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Airbnb Adjusts its Refund Policies Due to Coronavirus Concerns

An Airbnb host greeting renters with suitcases.

With Coronavirus in the news, you might be rethinking that trip you were planning. Why take the risk of reserving an Airbnb if you can’t go after all and will lose the money? In light of that thinking, Airbnb is introducing new Flexible Reservation rules to help you feel better about taking the plunge.

Of course, it’s hard to rent an Airbnb if no one is willing to take the risk of offering to host only to see cancelations. To help encourage hosts to continue listing, Airbnb is offering to waive its usual 3% hosting fees to anyone who offers a flexible refund listing between now and June 1st. The company is also introducing new tools to make offering refunds easier for the host.

And if you’re a renter, there’s good news too. Hosts can choose how flexible they want to be in regards to refund policies, whether that’s meeting Airbnb’s minimum 48-hour full refund requirement or offering more. With that in mind, the company is making it easier to find hosts that go beyond Airbnb’s minimum requirements.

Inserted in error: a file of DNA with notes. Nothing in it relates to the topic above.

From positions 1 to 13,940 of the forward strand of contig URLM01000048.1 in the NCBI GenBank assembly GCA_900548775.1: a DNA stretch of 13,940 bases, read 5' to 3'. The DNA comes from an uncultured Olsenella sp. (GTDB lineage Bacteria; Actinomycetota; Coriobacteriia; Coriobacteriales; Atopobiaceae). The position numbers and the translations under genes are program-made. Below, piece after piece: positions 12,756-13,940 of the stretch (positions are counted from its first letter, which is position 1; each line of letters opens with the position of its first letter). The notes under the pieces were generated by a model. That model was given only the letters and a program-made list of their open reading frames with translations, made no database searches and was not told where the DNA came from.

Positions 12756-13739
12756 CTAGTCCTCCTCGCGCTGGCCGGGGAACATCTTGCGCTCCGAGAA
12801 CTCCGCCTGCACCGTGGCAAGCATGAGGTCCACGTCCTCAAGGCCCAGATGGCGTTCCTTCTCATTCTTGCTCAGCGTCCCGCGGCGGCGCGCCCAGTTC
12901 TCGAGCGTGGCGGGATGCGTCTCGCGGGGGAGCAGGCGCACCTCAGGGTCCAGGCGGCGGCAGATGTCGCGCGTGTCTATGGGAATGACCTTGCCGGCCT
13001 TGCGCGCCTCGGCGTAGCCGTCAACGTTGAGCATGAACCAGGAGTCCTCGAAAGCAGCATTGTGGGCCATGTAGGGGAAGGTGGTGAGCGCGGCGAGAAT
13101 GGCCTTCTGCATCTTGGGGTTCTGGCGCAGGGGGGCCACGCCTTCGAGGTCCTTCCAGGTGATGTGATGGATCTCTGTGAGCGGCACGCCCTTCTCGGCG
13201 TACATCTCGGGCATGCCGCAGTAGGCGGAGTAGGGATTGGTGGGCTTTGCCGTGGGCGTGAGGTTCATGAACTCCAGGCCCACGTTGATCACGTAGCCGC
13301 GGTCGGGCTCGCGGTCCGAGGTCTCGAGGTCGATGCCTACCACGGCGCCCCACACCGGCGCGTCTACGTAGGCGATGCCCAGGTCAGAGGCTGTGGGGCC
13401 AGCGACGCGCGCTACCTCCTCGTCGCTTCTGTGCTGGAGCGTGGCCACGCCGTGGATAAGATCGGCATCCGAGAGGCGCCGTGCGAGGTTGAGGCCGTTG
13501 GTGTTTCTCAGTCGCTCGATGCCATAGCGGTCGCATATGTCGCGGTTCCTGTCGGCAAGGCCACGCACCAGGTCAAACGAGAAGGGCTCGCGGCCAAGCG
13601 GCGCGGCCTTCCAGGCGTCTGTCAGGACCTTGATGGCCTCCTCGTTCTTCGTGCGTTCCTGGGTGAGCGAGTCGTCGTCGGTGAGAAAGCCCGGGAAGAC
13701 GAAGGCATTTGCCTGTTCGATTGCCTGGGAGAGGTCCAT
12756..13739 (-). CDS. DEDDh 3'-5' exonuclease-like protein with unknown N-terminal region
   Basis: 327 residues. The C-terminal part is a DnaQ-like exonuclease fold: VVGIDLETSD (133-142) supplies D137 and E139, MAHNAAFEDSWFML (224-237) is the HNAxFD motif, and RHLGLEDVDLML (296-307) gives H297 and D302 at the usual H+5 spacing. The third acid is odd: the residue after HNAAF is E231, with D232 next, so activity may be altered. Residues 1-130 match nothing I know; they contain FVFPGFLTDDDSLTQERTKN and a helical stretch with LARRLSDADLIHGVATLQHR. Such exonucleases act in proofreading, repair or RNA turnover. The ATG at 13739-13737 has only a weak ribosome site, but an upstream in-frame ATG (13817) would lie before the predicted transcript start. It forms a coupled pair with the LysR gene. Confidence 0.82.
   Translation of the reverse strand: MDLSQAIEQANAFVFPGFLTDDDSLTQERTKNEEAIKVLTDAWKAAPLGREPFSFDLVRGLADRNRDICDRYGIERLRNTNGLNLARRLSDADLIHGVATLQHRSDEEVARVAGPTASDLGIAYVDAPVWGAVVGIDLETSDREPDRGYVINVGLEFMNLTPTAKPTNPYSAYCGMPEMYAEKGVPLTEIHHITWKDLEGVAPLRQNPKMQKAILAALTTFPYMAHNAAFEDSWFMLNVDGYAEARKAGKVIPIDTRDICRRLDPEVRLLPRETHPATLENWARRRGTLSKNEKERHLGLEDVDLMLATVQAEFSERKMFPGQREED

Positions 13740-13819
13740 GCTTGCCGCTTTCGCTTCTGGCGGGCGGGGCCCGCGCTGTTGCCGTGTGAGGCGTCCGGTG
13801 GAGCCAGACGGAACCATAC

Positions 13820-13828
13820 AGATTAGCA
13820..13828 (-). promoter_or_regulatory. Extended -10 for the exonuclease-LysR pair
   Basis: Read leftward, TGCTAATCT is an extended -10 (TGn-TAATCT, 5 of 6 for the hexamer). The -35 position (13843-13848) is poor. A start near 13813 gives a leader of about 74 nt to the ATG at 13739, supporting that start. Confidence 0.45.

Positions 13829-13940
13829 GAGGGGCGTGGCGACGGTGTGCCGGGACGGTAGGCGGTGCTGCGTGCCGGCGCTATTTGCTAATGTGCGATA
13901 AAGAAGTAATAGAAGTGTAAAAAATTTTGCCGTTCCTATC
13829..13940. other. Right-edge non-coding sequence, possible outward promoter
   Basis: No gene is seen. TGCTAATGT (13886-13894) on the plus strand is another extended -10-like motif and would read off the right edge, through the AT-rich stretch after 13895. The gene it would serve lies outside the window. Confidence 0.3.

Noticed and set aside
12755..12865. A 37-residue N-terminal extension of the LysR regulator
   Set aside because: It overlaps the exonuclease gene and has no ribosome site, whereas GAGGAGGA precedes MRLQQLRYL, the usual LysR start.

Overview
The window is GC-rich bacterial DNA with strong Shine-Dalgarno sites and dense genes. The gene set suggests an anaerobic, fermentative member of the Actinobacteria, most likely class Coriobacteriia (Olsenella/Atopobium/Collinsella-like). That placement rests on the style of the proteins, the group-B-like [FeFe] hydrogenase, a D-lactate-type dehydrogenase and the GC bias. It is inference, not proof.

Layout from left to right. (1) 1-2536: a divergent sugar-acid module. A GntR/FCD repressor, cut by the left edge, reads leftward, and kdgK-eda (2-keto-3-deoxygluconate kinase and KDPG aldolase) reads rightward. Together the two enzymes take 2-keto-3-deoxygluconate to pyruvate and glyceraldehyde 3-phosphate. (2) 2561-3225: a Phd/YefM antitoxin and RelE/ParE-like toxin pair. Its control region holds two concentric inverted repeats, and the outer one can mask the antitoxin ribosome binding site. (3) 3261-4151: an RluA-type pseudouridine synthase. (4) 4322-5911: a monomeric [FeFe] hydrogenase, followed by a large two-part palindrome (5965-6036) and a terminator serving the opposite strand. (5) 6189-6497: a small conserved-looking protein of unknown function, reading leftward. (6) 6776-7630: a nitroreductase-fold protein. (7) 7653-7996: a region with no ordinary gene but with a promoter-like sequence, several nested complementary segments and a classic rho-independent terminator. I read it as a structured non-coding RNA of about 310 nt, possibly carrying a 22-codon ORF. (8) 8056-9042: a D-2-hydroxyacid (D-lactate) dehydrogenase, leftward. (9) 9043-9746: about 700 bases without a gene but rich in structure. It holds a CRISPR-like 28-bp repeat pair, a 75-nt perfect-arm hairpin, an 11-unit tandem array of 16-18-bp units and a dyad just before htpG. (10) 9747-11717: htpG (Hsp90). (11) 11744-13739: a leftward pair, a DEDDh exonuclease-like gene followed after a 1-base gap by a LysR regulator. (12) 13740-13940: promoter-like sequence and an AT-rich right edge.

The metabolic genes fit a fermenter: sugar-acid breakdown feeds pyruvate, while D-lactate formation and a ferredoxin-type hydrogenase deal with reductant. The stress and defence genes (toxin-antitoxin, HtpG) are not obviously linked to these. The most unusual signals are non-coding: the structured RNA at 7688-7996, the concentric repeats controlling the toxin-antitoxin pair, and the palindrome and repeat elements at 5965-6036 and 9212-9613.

Additionally, Airbnb has a special offer for renters. Normally, Airbnb charges a 14% guest service fee at checkout. You don’t always get that back if you have to cancel. Now through June 1st, if you need to cancel and Airbnb wouldn’t have usually given you the fee refund, the company will go ahead and issue the refund in the form of a travel coupon.

You should also keep in mind that even if a host isn’t offering a full refund at the point you wish to cancel, Airbnb has an extenuating circumstance process that can help you recover your funds. If the area you were planning to travel to sees a severe outbreak, it may be worth contacting Airbnb if your host doesn’t offer a refund.

via Airbnb

Josh Hendrickson Josh Hendrickson
Josh Hendrickson is the Editor in Chief of Review Geek and is responsible for the site's content direction. He has worked in IT for nearly a decade, including four years spent repairing and servicing computers for Microsoft. He’s also a smart home enthusiast who built his own smart mirror with just a frame, some electronics, a Raspberry Pi, and open-source code. Read Full Bio »